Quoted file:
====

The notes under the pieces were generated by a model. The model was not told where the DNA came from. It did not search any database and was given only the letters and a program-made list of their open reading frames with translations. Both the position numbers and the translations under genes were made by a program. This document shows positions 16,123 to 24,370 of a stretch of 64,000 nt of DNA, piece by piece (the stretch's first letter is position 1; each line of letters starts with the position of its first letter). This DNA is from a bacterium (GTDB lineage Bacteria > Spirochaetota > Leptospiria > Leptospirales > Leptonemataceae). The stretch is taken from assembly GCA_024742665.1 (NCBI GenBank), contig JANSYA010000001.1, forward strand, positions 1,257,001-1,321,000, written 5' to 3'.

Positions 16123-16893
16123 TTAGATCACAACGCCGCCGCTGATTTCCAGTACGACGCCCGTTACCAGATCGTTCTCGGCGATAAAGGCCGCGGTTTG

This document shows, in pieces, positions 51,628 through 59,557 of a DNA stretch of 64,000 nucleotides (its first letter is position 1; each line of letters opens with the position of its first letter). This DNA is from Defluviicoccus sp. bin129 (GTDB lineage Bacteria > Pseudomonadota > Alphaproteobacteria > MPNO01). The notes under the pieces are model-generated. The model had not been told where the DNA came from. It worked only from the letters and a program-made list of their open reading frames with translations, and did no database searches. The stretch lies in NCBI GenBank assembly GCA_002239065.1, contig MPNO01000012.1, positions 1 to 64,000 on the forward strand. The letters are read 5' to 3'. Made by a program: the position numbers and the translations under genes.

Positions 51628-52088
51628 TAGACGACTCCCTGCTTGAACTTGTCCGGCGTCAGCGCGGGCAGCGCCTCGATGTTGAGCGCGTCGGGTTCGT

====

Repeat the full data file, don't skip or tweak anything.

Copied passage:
The notes under the pieces were generated by a model. The model was not told where the DNA came from. It did not search any database and was given only the letters and a program-made list of their open reading frames with translations. Both the position numbers and the translations under genes were made by a program. This document shows positions 16,123 to 24,370 of a stretch of 64,000 nt of DNA, piece by piece (the stretch's first letter is position 1; each line of letters starts with the position of its first letter). This DNA is from a bacterium (GTDB lineage Bacteria > Spirochaetota > Leptospiria > Leptospirales > Leptonemataceae). The stretch is taken from assembly GCA_024742665.1 (NCBI GenBank), contig JANSYA010000001.1, forward strand, positions 1,257,001-1,321,000, written 5' to 3'.

Positions 16123-16893
16123 TTAGATCACAACGCCGCCGCTGATTTCCAGTACGACGCCCGTTACCAGATCGTTCTCGGCGATAAAGGCCGCGGTTTG

This document shows, in pieces, positions 51,628 through 59,557 of a DNA stretch of 64,000 nucleotides (its first letter is position 1; each line of letters opens with the position of its first letter). This DNA is from Defluviicoccus sp. bin129 (GTDB lineage Bacteria > Pseudomonadota > Alphaproteobacteria > MPNO01). The notes under the pieces are model-generated. The model had not been told where the DNA came from. It worked only from the letters and a program-made list of their open reading frames with translations, and did no database searches. The stretch lies in NCBI GenBank assembly GCA_002239065.1, contig MPNO01000012.1, positions 1 to 64,000 on the forward strand. The letters are read 5' to 3'. Made by a program: the position numbers and the translations under genes.

Positions 51628-52088
51628 TAGACGACTCCCTGCTTGAACTTGTCCGGCGTCAGCGCGGGCAGCGCCTCGATGTTGAGCGCGTCGGGTTCGT